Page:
By Joyce M. Rosenberg, AP Business Writer
NEW YORK (AP) — Small business owners may feel in a bit of a bind this summer. Just as many companies are recovering from the recession and making do with fewer staffers, it's high season for employee vacations.
Owners may feel anxiety and resentment when workers say they want time off. They may be afraid of losing customers just when the business is picking up some momentum.
The fact is, it's pretty hard to ban all employee vacations. The only companies that can realistically do that make most of their money during the summer months, such as restaurants that cater to beach-goers.
Management consultants say owners should deal with this summer's vacation requests as they would in any year. That means managing staffers' expectations about how much time they can take and when they can take it. It also means planning now for how an employee's work will be done when he or she is away.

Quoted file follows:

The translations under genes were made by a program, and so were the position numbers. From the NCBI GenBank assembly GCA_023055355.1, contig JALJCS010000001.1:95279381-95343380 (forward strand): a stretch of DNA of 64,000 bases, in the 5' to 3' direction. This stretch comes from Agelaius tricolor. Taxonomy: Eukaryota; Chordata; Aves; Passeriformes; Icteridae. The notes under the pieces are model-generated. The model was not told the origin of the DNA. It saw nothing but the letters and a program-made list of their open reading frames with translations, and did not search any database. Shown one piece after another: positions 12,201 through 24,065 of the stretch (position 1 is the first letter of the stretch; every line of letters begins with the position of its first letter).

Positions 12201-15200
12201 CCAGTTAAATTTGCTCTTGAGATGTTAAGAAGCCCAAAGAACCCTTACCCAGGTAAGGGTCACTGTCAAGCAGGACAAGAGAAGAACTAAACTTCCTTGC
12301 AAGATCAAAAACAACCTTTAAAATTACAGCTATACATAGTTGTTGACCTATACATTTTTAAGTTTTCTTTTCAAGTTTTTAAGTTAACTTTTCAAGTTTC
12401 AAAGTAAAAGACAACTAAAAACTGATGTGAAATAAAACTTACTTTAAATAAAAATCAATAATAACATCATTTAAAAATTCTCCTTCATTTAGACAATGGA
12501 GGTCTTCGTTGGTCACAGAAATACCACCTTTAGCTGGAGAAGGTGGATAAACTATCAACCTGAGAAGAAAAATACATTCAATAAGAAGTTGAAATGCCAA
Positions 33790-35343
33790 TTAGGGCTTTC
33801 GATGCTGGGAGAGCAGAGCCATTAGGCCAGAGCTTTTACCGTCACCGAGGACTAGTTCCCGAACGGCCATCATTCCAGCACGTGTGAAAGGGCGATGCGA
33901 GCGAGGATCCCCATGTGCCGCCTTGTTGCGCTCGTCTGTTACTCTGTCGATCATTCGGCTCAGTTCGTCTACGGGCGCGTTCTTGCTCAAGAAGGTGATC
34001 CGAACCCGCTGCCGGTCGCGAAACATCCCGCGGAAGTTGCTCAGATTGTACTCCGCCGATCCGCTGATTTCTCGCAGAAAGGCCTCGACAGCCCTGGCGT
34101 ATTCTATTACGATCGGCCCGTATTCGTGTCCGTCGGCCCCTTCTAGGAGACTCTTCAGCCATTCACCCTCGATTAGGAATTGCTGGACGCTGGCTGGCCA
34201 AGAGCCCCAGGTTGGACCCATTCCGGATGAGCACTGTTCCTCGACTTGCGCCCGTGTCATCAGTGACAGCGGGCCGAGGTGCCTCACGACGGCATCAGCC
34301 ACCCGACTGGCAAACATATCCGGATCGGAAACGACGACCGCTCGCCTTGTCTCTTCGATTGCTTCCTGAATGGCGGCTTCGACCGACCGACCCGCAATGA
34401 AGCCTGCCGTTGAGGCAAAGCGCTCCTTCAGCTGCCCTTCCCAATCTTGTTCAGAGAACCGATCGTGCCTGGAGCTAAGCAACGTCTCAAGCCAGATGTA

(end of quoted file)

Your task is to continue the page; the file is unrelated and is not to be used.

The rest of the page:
THINK BEYOND THE SUMMER
A business owner who's tempted to say no to staffers' vacation requests needs to think about what impact that response will have on workplace morale. Also, whether it might make employees think about finding other jobs as the labor market improves.
"Don't take a hasty position that solves a problem in the short run but in the long run burns a bridge," said Leslie Yerkes, president of Catalyst Consulting Group in Cleveland.
Yerkes noted that employees will especially remember how the boss treats them during the summer, when even the most dedicated staffer will want time off. They'll also hold on to their anger if they've had to make other sacrifices, such as not getting raises and having heavier workloads due to layoffs.